Hi Damien,
Game programming is definitely a lot more than just programming. It is
more than just learning the programming language of your choice. You
have to learn various game programming APIs like DirectX, SDL, FMOD,
or whatever. There are various programming techniques like fuzzy logic
for programming advanced A.I. systems. You may need to learn
multi-threading to learn how to thread multiple loops for asincroness
code execution etc. In other words I don't doubt that game programming
is difficult for a novis, especially someone self-taught,  because it
covers many different specialized fields of programming such as
artificial intelligence which could be a life-long study in itself
alone. I think many non-programmers underestimate how many years of
study are required to really write good games. then, the time involved
of creating that game itself.
As far as the opinion that there are too many side-scrollers knocking
around I don't think that is the case. Games like Q9 and Super Liam
are only barely scratching the surface of what could be done using
that format. Those are very simple examples of that style, and
shouldn't be taken as a good example of that type of game. I know many
side-scrollers such as the Tomb Raider games, Castlevania games,
Megaman series, and so on that are many times more complex and indepth
than Q9 or Super Liam.
As far as what kind of games I enjoy my personal preference is FPS
style games. Jedi Knight, tomb Raider, Doom, Soldier of Fortune, Star
Trek Elite Force, etc are generally the kinds of games I tend to go
for if any.
Before I go, though, I'd like to give you one last piece of advice.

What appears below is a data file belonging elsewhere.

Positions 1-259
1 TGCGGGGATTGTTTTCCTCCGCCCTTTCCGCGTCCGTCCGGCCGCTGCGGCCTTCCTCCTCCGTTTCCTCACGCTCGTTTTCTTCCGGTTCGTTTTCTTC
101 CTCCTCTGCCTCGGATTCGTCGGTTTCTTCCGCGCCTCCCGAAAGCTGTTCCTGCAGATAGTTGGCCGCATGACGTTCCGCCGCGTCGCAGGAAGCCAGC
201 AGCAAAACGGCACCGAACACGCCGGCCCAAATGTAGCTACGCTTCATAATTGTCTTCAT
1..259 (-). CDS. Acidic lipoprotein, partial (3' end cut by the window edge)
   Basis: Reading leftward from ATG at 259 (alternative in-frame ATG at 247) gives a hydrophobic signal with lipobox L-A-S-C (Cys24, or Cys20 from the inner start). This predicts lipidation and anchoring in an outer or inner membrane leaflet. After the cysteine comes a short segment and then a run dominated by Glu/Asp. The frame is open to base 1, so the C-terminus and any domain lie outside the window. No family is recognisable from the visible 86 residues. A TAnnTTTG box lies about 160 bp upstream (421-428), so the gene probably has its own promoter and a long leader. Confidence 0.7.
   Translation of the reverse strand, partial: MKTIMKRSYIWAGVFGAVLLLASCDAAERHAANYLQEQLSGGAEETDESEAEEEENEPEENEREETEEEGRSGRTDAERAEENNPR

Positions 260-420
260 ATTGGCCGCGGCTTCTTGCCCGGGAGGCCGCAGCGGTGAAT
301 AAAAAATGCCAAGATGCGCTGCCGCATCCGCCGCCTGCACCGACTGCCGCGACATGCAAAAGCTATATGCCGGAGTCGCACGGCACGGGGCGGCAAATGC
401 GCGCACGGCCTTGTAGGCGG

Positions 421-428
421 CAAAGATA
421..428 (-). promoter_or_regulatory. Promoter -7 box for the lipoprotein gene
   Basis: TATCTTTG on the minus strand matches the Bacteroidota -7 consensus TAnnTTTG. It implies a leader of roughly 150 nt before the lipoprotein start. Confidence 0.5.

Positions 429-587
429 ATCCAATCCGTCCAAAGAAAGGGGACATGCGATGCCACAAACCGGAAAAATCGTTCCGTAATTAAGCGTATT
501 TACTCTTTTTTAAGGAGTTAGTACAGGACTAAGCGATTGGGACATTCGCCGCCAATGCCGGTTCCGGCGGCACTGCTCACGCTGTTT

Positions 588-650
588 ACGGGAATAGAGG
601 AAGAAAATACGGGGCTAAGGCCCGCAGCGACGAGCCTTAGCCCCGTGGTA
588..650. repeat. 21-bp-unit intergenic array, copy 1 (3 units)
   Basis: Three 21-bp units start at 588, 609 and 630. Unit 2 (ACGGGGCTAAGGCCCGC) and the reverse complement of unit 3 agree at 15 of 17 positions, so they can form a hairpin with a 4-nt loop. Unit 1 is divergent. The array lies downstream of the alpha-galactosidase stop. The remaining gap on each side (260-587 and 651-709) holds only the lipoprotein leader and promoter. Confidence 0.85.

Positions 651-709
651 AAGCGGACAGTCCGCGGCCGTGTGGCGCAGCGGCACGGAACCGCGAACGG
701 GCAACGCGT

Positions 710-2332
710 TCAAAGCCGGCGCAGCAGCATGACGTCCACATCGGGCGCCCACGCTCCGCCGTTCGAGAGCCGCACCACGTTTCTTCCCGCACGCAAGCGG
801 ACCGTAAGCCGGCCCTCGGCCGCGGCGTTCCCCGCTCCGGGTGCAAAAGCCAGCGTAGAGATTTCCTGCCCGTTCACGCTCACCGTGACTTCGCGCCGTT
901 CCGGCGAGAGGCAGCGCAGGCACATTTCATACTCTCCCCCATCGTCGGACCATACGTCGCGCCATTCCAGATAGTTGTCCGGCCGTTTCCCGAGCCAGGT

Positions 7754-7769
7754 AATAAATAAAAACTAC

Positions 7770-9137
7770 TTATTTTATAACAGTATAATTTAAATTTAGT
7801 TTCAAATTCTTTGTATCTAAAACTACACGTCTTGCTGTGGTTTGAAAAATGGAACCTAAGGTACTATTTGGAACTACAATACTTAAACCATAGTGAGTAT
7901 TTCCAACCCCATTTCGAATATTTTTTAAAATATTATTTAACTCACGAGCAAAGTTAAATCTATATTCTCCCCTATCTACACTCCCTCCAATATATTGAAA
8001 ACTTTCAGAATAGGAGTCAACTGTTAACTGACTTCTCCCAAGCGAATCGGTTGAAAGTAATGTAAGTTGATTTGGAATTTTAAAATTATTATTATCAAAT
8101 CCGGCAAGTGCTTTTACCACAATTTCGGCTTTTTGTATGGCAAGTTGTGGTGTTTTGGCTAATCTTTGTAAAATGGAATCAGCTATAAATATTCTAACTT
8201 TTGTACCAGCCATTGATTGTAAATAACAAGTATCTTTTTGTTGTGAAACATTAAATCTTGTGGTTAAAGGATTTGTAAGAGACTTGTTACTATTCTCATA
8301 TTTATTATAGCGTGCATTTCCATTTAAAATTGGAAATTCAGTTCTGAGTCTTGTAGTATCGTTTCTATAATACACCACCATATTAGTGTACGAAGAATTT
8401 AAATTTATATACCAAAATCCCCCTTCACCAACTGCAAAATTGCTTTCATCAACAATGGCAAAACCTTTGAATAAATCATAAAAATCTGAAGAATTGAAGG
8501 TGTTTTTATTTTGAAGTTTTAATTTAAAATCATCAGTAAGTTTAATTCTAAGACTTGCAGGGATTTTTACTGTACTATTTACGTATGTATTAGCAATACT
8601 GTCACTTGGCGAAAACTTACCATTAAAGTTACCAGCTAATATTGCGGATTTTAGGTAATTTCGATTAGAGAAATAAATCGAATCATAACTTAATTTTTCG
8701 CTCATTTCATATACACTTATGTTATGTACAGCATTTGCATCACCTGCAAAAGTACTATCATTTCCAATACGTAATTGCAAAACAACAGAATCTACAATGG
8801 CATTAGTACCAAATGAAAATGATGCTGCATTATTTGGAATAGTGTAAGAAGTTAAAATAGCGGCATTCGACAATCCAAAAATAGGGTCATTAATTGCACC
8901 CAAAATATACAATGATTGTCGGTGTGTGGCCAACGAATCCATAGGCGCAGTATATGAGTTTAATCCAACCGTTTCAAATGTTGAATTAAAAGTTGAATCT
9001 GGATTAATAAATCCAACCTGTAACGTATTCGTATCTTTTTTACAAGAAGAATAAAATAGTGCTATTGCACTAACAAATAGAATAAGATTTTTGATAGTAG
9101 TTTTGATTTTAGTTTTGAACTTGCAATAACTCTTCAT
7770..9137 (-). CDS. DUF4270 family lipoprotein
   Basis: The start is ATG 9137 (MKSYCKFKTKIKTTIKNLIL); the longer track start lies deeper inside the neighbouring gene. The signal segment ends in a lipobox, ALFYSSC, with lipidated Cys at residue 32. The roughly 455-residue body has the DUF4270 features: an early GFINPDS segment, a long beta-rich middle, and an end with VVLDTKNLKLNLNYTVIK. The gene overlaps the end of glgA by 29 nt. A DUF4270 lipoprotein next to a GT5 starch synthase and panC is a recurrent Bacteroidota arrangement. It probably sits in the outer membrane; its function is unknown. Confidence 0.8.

Just because some arcade games like Space Invaders have been
duplicated to death doesn't mean the entire arcade genre has been
fully explored in audio. I know of many simple games like Centipede
that have not been tried in audio and would be fairly easy to create.
For example, here on my laptop I have Stella for Linux installed. That
allows me to play just about every Atari 2600 game ever made. Some of
them I still enjoy like Time Pilot, Atlantis, Montezuma's Revenge,
Pitfall, and so on. Most of them have never been converted to audio
and something you could do if you wished.

Smile.

On 7/15/10, Damien Pendleton <dam...@x-sight-interactive.net> wrote:
> Hi Thomas,
> As much as I enjoy general purpose programming I must admit I did struggle
> with game development, since it had so many areas that I had never explored
> before, such as memory management, sorting, position calculating, extremely
> large checks and loops to make levels, etc. The only way I felt I could've
> learned was through examples, which I didn't feel there were a great many,
> hence my so called feeble Acefire.
> While we are on this subject, people didn't like Acefire because of its
> simplicity and, to put it frankly in another man's word, boringness.
> However, there are also people who don't want sidescrollers for the same
> reason they don't want space invader clones - because there are too many
> knocking around. I have seen many people on the BGT forum and on this list
> complaining that games are far too simple compared to the games of the
> sighted world, and that they'd rather wait ten or more years for development
> of a new title.
> I need to know what the whole community feels about this, so that I know
> whether to start writing and selling games that I know I will enjoy writing,
> or spending some ridiculously large amount of money within a fifth of a
> century to try and compete with the complexity of a game such as Entombed,
> knowing that people are trying to compete with me and feeling like I'm an
> outsider and a slave scripter trying to scrape a profit out of the earth?
> I do want to be able to make everybody happy, including myself, at least in
> some small way. If anyone has any ideas of games they wish to see, let me
> know and I will compile a list and see what comes out. I do feel we should
> be working together, not complaining and criticising in such a way as to
> make developers shy away from everyone.
> Thanks.
> Regards,
> Damien.
>
>
>

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